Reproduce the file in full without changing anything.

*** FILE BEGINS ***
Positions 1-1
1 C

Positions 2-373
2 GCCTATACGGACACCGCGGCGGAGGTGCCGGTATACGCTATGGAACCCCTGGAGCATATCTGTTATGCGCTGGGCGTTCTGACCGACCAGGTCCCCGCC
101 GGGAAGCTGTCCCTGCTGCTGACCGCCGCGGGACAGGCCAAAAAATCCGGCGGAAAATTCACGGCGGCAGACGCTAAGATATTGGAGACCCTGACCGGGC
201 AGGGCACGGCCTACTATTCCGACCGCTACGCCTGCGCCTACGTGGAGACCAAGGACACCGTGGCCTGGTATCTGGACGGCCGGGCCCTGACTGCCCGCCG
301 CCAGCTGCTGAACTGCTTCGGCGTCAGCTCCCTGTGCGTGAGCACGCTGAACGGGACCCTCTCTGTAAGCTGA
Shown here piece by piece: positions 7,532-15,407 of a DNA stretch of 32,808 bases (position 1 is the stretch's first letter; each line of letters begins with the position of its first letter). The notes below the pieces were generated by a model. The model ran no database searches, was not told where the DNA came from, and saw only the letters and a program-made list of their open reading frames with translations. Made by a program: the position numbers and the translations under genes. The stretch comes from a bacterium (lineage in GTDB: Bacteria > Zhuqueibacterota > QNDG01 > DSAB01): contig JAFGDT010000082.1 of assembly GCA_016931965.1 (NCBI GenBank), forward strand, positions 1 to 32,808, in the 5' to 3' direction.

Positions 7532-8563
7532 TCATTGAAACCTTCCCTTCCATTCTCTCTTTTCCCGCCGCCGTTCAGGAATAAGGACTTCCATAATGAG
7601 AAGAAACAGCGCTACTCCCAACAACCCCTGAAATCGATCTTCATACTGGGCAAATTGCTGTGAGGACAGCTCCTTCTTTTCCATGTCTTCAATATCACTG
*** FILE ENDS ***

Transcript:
Positions 1-1
1 C

Positions 2-373
2 GCCTATACGGACACCGCGGCGGAGGTGCCGGTATACGCTATGGAACCCCTGGAGCATATCTGTTATGCGCTGGGCGTTCTGACCGACCAGGTCCCCGCC
101 GGGAAGCTGTCCCTGCTGCTGACCGCCGCGGGACAGGCCAAAAAATCCGGCGGAAAATTCACGGCGGCAGACGCTAAGATATTGGAGACCCTGACCGGGC
201 AGGGCACGGCCTACTATTCCGACCGCTACGCCTGCGCCTACGTGGAGACCAAGGACACCGTGGCCTGGTATCTGGACGGCCGGGCCCTGACTGCCCGCCG
301 CCAGCTGCTGAACTGCTTCGGCGTCAGCTCCCTGTGCGTGAGCACGCTGAACGGGACCCTCTCTGTAAGCTGA
Shown here piece by piece: positions 7,532-15,407 of a DNA stretch of 32,808 bases (position 1 is the stretch's first letter; each line of letters begins with the position of its first letter). The notes below the pieces were generated by a model. The model ran no database searches, was not told where the DNA came from, and saw only the letters and a program-made list of their open reading frames with translations. Made by a program: the position numbers and the translations under genes. The stretch comes from a bacterium (lineage in GTDB: Bacteria > Zhuqueibacterota > QNDG01 > DSAB01): contig JAFGDT010000082.1 of assembly GCA_016931965.1 (NCBI GenBank), forward strand, positions 1 to 32,808, in the 5' to 3' direction.

Positions 7532-8563
7532 TCATTGAAACCTTCCCTTCCATTCTCTCTTTTCCCGCCGCCGTTCAGGAATAAGGACTTCCATAATGAG
7601 AAGAAACAGCGCTACTCCCAACAACCCCTGAAATCGATCTTCATACTGGGCAAATTGCTGTGAGGACAGCTCCTTCTTTTCCATGTCTTCAATATCACTG